An inscription to $100 million gift-giver, David H. Koch, on the inside cover of the evening's program, first and foremost, to fête the philanthropist responsible for the extensive (and much needed) renovation to the home theater of the New York City Opera (and NYC Ballet) -- Koch accepted the theater's namesake, but under the implicit terms that the right should expire after 50 years time, joking that he would hope someone else would take-on the surmised, estimated renovations in 2060.
And so George Steel's first season for NYCO launch last night to a well-coiffed & heeled crowd in a program of mix & match musical theater and operetta, American Voices, shared among past, present, and sometimes tenuously-linked NYCO singers (with the noticeable exception of ~star power~ Measha Brueggergosman and Rufus Wainwright).
Steel spoke to the audience about the renovation benchmarks. In addition to the dissolution of the amplification-acoustic system and the removal of carpeted swaths, the theater now has a better layout with new seats (quite comfortable, evocative of the Salzburger Festspiele's Haus für Mozart's seats with aisles wide enough to accommodate the passage of the widest row-colleagues); new bathrooms (bright enough to reapply faded Dior Addict); a new metal stage curtain (one of the gear-boy stagehands loudly whooped from backstage at the mention); new artist dressing rooms; new lighting; and the coolest yet -- a larger orchestra pit that sinks and raises from pit to stage level, according to repertoire and whims of the conductor. Giddiness in the air, the new theater was gleaming and inviting.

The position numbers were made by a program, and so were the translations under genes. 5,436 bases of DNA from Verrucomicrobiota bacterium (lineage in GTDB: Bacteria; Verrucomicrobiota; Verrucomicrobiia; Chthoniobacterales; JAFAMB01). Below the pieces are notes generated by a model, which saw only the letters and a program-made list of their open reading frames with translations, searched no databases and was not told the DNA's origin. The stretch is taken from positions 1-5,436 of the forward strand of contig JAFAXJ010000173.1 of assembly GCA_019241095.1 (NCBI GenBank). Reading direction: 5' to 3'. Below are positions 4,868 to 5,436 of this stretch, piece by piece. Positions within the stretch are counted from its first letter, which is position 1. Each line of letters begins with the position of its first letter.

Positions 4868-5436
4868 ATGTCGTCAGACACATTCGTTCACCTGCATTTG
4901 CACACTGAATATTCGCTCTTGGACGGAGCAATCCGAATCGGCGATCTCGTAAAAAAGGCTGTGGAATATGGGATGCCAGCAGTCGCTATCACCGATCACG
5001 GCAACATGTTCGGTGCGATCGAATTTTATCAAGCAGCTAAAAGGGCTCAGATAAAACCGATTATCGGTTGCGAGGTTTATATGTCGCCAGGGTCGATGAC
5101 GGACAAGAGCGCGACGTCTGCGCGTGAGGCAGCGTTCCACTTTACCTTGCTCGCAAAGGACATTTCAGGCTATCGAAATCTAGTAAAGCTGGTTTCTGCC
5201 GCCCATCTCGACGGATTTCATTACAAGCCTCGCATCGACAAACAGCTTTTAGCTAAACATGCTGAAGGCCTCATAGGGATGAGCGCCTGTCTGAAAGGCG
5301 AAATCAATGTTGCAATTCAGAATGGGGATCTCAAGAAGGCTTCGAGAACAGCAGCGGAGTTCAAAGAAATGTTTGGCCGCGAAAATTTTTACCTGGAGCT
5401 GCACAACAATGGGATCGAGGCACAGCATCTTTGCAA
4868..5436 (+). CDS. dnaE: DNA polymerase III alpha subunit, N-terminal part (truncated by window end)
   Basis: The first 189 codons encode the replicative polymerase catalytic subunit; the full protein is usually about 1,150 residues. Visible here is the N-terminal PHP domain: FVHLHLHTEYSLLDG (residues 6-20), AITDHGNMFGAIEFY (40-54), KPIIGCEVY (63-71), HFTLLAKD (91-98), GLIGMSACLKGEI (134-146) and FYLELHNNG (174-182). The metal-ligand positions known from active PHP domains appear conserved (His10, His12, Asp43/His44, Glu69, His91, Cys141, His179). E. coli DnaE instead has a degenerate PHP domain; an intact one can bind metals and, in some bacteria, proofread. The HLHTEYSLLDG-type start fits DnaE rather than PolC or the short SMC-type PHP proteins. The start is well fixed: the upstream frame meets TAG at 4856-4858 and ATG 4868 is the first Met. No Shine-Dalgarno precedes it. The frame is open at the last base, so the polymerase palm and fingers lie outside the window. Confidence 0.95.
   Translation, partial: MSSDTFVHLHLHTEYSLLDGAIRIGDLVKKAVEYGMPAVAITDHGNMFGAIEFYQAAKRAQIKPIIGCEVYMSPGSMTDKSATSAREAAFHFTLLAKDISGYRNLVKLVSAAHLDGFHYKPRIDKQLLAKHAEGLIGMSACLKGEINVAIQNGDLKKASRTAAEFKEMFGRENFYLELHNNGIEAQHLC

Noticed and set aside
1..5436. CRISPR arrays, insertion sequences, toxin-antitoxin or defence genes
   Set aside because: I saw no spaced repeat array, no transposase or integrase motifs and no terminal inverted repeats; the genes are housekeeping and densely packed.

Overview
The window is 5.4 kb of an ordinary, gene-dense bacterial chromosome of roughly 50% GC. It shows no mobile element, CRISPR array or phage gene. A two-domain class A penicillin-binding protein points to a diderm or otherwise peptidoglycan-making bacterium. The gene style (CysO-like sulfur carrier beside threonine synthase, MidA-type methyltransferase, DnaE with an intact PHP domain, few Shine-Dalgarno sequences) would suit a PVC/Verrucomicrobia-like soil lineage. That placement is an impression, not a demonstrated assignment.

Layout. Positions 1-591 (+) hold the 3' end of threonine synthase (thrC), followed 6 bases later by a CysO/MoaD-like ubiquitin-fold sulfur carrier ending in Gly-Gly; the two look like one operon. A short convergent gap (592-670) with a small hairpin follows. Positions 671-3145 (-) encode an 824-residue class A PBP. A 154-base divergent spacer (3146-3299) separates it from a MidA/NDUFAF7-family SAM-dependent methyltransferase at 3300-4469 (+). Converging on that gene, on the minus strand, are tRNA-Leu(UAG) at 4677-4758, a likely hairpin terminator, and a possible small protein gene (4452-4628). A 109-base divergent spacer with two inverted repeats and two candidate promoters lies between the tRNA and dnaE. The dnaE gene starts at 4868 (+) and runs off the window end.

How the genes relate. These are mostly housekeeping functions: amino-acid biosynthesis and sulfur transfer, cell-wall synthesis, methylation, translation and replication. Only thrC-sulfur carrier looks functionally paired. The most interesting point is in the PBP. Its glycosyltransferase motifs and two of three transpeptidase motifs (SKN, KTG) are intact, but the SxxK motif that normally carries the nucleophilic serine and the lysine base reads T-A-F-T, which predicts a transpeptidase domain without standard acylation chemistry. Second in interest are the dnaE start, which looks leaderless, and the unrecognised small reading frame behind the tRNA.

Singing mostly in English (with a smattering of French), singers took the stage in recital format with sparkling dresses and smart suits. All in good spirit, with light hearts (with the exception of the scary Southern Gothic Revival Scene from Susannah sung by a booming Samuel Ramey). Measha Brueggergosman, in bare feet and a Magpie dress (which OC thought was a Vivienne Westwood -- that is, if Vivienne Westwood had explored a Scottish fetish while vacationing, pantyless, in the Wild West), was full-on fierce, belting-out a swooning Gershwin "My Man's Gone Now". Jersey boy Marc Kundisch gave a witty Rodgers and Hammerstein "Billy's Soliloquy", while the crowd warmly-received Mezzo Joyce Castle's "I am Easily Assimilated" from Bernstein's Candide. In the only mic'd-up performance of the night (a hearty good riddance to NYCO's amplification system), Rufus Wainwright sang "That's Entertainment" replete with a cane (although top hat missing -- Rufino wouldn't' *dare* mess-up his hair even in the name of low-brow art). Spotted with selections from Barber, Golijov, and Bolcom, the New York City Ballet tickled the stage in an excerpt from Adams' Hallelujah Junction. Ending the night on a cool note, Joyce DiDonato sang Bernstein's "Take Care of This House".